give you vital information you can add to your resume. You may
find that with the additional information this position is not
suited for you. Move on to the next one. By the way, suspect
ads which do not include telephone numbers or have only a box
number listed. It is generally a waste of time and effort to

The information requested will be directed towards the resume,
not the CV, although, some of the tips can be applied to both.

TIP #1.
Do not construct a resume that is longer than 2 pages. Believe
it or not, if you can, construct one that is 1 page. Remember,
less is better in this case. If you are fortunate enough to
have access to a laser printer with different fonts, do not use
a type size that is less than 11 points (it's tempting to use a
smaller size to fit the two page limit, don't do it). Use a
type font that is easy on the reader's eyes. Don't use a fancy
font like script. Times Roman or Helvenica are quite suitable.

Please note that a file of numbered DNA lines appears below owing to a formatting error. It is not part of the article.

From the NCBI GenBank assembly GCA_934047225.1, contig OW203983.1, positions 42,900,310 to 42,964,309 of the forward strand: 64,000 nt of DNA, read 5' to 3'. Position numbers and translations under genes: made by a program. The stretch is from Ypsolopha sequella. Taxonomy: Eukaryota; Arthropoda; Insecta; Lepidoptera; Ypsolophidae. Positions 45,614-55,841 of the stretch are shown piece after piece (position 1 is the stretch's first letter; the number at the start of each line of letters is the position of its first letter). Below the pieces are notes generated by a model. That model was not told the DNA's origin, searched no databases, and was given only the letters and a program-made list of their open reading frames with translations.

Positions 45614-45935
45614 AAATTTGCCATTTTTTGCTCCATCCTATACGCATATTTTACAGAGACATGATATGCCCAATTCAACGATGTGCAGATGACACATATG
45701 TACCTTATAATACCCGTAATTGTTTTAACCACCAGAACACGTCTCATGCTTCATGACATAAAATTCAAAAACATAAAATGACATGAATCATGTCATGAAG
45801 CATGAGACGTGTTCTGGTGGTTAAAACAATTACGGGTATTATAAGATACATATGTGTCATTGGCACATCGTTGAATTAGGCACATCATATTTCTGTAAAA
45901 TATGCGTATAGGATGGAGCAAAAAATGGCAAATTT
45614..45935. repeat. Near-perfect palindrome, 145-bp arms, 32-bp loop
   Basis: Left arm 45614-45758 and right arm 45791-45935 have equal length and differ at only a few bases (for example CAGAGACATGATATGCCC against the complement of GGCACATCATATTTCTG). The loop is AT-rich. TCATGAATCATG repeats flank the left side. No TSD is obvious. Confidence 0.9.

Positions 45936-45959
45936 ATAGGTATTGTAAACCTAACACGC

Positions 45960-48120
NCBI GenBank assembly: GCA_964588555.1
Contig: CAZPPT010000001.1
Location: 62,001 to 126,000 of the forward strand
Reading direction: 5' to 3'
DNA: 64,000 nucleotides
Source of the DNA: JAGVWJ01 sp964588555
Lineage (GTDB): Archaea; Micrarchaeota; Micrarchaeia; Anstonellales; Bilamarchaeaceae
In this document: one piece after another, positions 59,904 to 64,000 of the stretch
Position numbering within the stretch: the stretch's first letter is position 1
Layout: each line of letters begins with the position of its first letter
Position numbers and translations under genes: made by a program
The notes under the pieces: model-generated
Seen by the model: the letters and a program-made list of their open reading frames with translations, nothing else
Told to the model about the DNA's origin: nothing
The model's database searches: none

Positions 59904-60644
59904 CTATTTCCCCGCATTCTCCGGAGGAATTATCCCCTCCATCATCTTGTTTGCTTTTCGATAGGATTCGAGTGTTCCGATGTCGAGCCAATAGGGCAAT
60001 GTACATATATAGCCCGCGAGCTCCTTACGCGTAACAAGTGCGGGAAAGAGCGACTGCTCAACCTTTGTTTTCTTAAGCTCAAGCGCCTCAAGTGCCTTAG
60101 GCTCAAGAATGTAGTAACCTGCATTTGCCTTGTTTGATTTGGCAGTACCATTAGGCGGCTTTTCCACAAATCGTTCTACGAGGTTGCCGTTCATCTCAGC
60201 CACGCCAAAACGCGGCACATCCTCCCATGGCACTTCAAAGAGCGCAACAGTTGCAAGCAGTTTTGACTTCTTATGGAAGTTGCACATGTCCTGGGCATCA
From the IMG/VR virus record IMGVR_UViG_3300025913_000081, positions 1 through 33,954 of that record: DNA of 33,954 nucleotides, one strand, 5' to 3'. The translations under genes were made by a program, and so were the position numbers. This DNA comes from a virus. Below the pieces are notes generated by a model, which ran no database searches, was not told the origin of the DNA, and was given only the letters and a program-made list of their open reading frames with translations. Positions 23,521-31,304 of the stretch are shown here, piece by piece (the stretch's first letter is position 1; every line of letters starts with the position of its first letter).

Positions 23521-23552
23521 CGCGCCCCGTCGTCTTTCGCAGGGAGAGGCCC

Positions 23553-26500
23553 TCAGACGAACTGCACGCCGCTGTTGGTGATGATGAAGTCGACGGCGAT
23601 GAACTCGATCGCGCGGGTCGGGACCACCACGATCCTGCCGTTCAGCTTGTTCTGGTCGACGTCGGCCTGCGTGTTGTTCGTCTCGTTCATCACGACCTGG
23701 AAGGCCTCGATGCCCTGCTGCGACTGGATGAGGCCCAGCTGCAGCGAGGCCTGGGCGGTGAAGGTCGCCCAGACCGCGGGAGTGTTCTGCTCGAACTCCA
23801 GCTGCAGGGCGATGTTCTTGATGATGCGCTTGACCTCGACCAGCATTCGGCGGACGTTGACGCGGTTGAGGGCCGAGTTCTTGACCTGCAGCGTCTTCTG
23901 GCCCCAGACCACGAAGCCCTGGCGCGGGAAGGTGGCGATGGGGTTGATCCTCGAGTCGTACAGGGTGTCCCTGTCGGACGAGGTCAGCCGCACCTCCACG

Also adjust your paper margins to leave at least 1 inch on the
left. This gives the reader a space to make notations. If you
have to squeeze, then adjust the line spacing down from 100% (1)
to 90% (.9).

TIP #2.
What not to put in a resume. The contents of a resume are
important. It is equally important to leave certain information
out. One, don't put in salary requirements or past salaries,
unless it is specifically requested and your resume will not be
considered with out this information. Age, sex, martial status,
hobbies, organizations other then professional ones, and date of
birth should never be included in the resume. Your objective is
to not clutter your resume with information that is of secondary
importance to the reader.

For the mature job seeker, don't include previous positions over